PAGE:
When it comes to infinite piles of money with potential to profoundly reshape the geopolitical landscape, there are few so sketchily understood as the nebulous Belt and Road Initiative, China’s grand, decades-long plan to rebuild the Silk Road at any cost by land, sea, and ice. There’s been frustratingly little in-depth English language reporting to date on what it will actually mean on the ground for those who it will most immediately effect – the residents of the troubled Central Asian states through which the old Silk Road once ran and which the new one also must. Ben Mauk’s “Nowhere”, a long NYT Mag feature centered around a remote Kazakh village not far from the Chinese border, is a good first step, and a great way in to a story with a deeply complex web of implications.
The ancient Silk Road was equal parts trade route and social network. The routes themselves were in constant flux and administered by no one, and they succeeded through incremental growth and local knowledge in response to changing needs — the exact opposite of the Ozymandian ambitions and sweeping autocratic statecraft that characterize the Belt and Road. For all its potential to create jobs and modernize infrastructures, the project has also created a halo of mass internment camps for the powerless and gray-market economies for the poor. While new official jobs in Khorgos are lifting a lucky few out of poverty, it is far more common to find farmers and herders moonlighting as taxi drivers, security guards or smugglers, part of a precarious network of low-paid freelancers. Such work is susceptible by design to sudden changes in enforcement and depends on a constant influx of disposable workers. It seemed like a high cost for connecting the world.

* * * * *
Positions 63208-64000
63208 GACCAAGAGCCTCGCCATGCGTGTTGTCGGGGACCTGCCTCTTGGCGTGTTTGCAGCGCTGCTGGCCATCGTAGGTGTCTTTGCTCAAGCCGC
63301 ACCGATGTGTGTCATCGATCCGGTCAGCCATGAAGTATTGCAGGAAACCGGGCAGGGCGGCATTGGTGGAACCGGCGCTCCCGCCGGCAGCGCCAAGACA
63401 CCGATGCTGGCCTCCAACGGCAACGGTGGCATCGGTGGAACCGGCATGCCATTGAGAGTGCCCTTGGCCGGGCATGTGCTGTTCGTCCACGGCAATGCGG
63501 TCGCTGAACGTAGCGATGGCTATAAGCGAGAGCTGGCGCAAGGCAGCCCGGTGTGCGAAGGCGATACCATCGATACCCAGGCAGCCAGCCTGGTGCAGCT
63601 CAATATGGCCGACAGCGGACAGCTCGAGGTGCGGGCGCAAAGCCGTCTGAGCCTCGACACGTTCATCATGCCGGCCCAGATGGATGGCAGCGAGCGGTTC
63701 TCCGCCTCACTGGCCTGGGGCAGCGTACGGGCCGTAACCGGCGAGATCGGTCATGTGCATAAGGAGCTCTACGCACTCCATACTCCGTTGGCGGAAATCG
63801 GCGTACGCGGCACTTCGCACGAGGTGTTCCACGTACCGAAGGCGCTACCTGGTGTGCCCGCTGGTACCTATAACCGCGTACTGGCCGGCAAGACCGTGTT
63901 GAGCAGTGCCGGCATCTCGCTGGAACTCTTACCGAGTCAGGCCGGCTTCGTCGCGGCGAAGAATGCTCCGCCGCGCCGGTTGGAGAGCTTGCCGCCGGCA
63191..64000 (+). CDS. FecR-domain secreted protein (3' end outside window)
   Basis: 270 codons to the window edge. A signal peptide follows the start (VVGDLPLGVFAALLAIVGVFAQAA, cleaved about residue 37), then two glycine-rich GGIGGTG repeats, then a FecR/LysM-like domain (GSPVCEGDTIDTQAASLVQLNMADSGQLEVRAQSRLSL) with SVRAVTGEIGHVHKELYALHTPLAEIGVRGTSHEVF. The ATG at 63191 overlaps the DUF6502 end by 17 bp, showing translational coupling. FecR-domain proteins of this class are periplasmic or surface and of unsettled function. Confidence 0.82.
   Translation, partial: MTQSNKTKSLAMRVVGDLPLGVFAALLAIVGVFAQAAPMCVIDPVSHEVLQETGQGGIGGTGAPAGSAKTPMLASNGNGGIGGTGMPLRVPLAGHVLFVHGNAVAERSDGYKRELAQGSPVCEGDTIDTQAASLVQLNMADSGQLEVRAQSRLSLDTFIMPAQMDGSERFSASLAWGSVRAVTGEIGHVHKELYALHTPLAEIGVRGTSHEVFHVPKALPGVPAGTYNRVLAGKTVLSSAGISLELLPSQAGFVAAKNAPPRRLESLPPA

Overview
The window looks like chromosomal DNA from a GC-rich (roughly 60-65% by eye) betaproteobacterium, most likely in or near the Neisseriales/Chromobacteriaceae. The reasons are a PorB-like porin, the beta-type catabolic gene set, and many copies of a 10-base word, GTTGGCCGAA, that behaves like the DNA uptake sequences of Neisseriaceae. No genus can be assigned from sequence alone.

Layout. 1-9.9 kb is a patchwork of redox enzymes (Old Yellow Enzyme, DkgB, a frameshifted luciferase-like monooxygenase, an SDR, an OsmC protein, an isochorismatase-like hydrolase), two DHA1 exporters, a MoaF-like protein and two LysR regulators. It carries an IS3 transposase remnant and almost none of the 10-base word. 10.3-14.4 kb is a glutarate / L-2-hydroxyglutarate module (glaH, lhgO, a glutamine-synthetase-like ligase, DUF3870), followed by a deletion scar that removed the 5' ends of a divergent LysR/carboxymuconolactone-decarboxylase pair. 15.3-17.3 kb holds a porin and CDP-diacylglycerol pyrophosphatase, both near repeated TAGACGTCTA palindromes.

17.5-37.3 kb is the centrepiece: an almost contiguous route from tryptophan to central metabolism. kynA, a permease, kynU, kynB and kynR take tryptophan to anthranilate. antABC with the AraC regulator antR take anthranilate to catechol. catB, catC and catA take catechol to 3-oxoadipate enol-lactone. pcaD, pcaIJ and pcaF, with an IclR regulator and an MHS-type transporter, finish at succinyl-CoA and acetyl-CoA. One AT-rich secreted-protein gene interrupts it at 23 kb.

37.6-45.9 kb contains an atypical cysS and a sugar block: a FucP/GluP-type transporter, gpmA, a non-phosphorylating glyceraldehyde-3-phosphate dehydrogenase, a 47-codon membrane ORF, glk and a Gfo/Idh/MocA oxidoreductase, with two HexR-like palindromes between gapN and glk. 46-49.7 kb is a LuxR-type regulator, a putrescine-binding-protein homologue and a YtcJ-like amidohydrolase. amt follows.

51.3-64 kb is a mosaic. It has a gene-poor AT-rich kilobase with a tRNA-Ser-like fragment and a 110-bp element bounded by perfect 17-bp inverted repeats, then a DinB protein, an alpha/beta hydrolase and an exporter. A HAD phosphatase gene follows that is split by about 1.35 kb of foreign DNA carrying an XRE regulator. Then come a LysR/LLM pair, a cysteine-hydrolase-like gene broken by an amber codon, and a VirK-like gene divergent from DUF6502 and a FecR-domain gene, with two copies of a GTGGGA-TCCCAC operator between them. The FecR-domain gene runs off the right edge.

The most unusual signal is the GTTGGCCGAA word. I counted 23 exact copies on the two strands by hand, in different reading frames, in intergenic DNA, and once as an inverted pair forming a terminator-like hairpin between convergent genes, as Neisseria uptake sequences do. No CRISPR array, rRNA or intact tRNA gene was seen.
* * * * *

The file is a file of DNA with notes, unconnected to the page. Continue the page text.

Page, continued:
ThingsWhatever’s going on at Davos this year, it’s fun to watch from the sidelines. We’ve talked here before about Anand Giridharadas’s broadside against philanthrocapitalism, Winner Take All, but this Economist review – published just as this year’s event was clearly beginning to draw more attention for the traction his arguments and others of a similar persuasion like that Dutch historian and that kid were gaining than for any new bold initiatives from the ultrarich – is worth reading, if only for their surprising wish that he push his argument even further.
We were wondering just the other day if finishing schools were still a thing that existed. Perhaps not, but maybe because everything’s gotten so crushing and confusing that what we really need are adulting schools?
Utopian dreaming in our civic infrastructure. At e-flux, Molly Sauter ponders the imaginary lands brought forth by Sidewalk Labs’s conceptual plans for a corner of Toronto built on the “extractive data-labor of residents”. Sauter applies the art critic’s eye to its concept sketches for a likely-never-to-be-realised-in-this-form-but-inevitable-in-another smart city powered and funded by a rich seam of lucrative data from those who move through it. There’s a long and playful tradition of overly serious analysis of developers’ concept sketches that we’ve always been a sucker for – this one is fun.